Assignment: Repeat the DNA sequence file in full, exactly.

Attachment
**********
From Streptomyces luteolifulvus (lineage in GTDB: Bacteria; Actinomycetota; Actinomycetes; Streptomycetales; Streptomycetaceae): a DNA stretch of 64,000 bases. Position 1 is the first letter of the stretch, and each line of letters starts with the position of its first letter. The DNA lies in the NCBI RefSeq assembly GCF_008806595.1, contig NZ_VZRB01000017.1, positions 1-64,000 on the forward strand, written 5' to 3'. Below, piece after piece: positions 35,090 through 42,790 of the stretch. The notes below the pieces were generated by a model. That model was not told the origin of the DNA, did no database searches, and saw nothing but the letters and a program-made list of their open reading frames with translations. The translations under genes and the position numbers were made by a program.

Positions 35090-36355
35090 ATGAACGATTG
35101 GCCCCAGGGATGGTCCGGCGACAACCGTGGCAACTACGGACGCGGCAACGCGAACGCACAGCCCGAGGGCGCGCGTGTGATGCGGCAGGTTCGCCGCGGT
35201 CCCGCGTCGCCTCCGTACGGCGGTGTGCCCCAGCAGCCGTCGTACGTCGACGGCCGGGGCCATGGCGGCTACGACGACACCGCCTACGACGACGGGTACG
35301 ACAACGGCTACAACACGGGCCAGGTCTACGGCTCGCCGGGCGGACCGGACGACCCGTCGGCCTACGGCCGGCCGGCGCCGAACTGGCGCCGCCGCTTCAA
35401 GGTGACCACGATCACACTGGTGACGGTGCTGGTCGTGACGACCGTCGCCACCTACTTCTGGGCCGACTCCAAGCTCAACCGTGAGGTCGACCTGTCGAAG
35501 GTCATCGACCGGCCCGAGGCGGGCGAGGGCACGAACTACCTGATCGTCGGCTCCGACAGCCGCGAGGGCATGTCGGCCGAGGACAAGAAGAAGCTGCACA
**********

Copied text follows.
From Streptomyces luteolifulvus (lineage in GTDB: Bacteria; Actinomycetota; Actinomycetes; Streptomycetales; Streptomycetaceae): a DNA stretch of 64,000 bases. Position 1 is the first letter of the stretch, and each line of letters starts with the position of its first letter. The DNA lies in the NCBI RefSeq assembly GCF_008806595.1, contig NZ_VZRB01000017.1, positions 1-64,000 on the forward strand, written 5' to 3'. Below, piece after piece: positions 35,090 through 42,790 of the stretch. The notes below the pieces were generated by a model. That model was not told the origin of the DNA, did no database searches, and saw nothing but the letters and a program-made list of their open reading frames with translations. The translations under genes and the position numbers were made by a program.

Positions 35090-36355
35090 ATGAACGATTG
35101 GCCCCAGGGATGGTCCGGCGACAACCGTGGCAACTACGGACGCGGCAACGCGAACGCACAGCCCGAGGGCGCGCGTGTGATGCGGCAGGTTCGCCGCGGT
35201 CCCGCGTCGCCTCCGTACGGCGGTGTGCCCCAGCAGCCGTCGTACGTCGACGGCCGGGGCCATGGCGGCTACGACGACACCGCCTACGACGACGGGTACG
35301 ACAACGGCTACAACACGGGCCAGGTCTACGGCTCGCCGGGCGGACCGGACGACCCGTCGGCCTACGGCCGGCCGGCGCCGAACTGGCGCCGCCGCTTCAA
35401 GGTGACCACGATCACACTGGTGACGGTGCTGGTCGTGACGACCGTCGCCACCTACTTCTGGGCCGACTCCAAGCTCAACCGTGAGGTCGACCTGTCGAAG
35501 GTCATCGACCGGCCCGAGGCGGGCGAGGGCACGAACTACCTGATCGTCGGCTCCGACAGCCGCGAGGGCATGTCGGCCGAGGACAAGAAGAAGCTGCACA